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Population collapse of habitat-forming species in the Mediterranean: a long-term study of gorgonian populations affected by recurrent marine heatwaves

Citation

Gómez-Gras, Daniel (2020), Population collapse of habitat-forming species in the Mediterranean: a long-term study of gorgonian populations affected by recurrent marine heatwaves, Dryad, Dataset, https://doi.org/10.5061/dryad.41ns1rnc4

Abstract

This dataset contains the data and code associated to the manuscript "Population collapse of habitat-forming species in the Mediterranean: a long-term study of gorgonian populations affected by recurrent marine heatwaves."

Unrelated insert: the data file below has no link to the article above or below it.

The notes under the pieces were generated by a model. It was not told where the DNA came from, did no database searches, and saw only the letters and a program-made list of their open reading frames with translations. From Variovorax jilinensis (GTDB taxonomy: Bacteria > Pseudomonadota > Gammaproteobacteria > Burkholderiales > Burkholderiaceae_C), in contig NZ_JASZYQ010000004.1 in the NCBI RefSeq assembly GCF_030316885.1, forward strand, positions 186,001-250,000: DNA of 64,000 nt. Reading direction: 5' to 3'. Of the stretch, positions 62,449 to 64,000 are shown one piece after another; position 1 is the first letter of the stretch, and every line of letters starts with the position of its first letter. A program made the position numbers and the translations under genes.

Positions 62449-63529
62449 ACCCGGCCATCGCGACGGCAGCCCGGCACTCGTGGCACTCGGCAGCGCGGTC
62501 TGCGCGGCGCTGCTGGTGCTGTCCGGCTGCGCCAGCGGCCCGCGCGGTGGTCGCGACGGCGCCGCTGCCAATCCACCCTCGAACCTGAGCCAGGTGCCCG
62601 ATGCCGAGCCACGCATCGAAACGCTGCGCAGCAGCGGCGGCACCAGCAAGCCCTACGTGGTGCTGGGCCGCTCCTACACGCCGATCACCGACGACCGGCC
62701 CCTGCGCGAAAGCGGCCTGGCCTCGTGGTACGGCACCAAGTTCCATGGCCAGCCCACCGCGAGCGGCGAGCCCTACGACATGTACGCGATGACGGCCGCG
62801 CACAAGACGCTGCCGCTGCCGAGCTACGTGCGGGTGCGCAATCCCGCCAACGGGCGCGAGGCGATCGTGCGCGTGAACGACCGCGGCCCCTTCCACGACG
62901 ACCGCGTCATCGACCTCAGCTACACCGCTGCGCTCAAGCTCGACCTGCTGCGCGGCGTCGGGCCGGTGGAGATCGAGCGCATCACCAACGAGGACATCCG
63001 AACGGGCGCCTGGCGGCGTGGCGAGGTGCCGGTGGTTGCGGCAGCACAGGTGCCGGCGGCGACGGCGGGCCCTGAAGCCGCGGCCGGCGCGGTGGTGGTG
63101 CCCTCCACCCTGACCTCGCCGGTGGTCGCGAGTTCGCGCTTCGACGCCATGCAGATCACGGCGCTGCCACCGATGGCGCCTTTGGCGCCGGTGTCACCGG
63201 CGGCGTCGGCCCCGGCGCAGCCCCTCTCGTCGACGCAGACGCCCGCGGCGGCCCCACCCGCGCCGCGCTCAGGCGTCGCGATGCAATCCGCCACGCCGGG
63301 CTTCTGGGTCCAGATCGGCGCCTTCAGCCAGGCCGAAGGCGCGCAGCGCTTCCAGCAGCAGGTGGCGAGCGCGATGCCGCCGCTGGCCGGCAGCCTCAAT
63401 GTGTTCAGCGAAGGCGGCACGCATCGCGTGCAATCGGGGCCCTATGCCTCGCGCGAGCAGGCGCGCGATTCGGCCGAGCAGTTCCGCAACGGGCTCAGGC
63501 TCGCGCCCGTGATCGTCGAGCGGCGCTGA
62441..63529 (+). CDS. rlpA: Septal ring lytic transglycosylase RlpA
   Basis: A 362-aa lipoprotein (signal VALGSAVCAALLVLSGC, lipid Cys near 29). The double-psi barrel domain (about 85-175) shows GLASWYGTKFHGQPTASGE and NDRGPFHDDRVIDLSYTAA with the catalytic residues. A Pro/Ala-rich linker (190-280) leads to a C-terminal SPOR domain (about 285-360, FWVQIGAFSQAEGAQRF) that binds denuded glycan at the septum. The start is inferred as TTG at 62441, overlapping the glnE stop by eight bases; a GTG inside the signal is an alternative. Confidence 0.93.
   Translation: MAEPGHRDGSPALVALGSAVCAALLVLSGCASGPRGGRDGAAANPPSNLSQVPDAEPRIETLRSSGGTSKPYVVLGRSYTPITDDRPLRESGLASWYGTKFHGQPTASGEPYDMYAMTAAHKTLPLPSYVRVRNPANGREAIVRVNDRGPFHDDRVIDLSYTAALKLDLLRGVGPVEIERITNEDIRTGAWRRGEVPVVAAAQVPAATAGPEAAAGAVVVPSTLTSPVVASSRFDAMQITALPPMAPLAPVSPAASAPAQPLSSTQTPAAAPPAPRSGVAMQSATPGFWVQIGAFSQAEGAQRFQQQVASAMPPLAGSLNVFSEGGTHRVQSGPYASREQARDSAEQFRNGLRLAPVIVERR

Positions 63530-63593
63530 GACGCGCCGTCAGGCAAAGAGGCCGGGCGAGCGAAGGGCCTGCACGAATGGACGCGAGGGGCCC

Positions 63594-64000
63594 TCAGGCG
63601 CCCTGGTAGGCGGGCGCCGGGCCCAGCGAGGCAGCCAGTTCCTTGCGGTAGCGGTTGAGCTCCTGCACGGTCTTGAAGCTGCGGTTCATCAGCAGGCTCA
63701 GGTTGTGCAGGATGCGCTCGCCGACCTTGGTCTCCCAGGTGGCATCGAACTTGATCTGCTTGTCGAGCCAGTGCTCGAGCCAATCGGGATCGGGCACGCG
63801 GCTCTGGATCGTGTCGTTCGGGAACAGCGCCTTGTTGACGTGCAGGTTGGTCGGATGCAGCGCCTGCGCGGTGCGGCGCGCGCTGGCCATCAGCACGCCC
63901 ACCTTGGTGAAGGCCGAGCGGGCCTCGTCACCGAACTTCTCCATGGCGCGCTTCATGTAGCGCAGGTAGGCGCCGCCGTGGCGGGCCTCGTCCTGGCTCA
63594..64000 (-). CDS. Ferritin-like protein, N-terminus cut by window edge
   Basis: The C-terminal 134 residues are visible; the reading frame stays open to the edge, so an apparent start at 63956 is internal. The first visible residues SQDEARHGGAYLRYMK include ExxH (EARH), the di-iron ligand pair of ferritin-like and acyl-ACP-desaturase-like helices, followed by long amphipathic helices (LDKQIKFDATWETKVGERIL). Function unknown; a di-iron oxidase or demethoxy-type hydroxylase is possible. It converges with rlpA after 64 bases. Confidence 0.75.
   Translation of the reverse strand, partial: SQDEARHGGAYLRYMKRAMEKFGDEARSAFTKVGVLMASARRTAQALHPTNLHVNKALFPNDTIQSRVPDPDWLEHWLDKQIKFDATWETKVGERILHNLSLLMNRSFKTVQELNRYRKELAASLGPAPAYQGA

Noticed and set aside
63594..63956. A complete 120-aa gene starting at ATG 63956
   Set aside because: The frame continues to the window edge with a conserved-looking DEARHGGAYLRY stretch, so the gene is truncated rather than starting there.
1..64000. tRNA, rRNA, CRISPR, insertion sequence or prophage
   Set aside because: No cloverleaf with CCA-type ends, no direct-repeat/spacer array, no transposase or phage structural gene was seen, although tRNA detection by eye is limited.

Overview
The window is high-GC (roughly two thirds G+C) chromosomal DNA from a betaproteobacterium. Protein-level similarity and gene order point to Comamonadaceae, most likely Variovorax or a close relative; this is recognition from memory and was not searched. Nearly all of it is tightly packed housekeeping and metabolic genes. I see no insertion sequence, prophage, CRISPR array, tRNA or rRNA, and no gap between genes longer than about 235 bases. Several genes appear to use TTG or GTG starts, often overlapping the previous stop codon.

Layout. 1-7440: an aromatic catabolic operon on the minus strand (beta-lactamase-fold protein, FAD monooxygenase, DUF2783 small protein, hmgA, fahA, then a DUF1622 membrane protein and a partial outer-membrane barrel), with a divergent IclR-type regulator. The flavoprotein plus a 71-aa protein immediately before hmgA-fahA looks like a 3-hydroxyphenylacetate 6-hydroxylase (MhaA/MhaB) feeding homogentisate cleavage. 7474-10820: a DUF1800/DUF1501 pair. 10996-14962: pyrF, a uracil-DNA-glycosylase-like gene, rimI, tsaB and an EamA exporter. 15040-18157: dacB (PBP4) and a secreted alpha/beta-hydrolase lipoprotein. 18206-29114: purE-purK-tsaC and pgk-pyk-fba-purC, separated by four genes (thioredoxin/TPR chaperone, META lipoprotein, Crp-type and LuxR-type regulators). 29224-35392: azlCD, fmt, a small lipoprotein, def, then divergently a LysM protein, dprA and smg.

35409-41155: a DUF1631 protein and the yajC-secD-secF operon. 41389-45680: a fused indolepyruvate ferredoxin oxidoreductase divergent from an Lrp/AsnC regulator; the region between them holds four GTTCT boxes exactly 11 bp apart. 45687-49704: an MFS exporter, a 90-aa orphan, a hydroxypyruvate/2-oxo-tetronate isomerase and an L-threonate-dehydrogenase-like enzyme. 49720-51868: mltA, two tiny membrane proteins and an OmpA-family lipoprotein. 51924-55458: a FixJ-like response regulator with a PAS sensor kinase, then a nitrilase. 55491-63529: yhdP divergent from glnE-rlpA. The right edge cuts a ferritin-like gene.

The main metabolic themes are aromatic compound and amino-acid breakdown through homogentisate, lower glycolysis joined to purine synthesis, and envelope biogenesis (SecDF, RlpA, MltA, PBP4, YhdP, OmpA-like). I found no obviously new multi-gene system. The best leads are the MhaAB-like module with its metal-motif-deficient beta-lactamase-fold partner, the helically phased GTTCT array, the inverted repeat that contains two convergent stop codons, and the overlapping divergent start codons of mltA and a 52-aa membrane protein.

Understanding the resilience of temperate reefs against the increasingly frequent marine heatwaves (MHWs) requires exploring the recovery capacity of their key habitat-forming species. Here, we show that, in a Mediterranean highly enforced Marine Protected Area established more than 40 years ago, the habitat-forming octocoral populations that were affected by the 2003-MHW have not recovered after 15 years. Contrarily, they have followed collapse trajectories that have brought them to the brink of local ecological extinction. Since 2003, impacted populations of the red gorgonian Paramuricea clavata (Risso, 1826) and the red coral Corallium rubrum (Linnaeus, 1758) have followed different trends in terms of size structure, but a similar progressive reduction in density and biomass. Concurrently, recurrent MHWs were observed in the area during the 2003-2018 study period, what may have hindered any chance of populations recovery. Since Mediterranean habitat-forming octocorals play a unique role in the functioning of coralligenous assemblages, our results underpin the great risk that recurrent MHWs pose for the long-term integrity and functioning of these emblematic temperate reefs.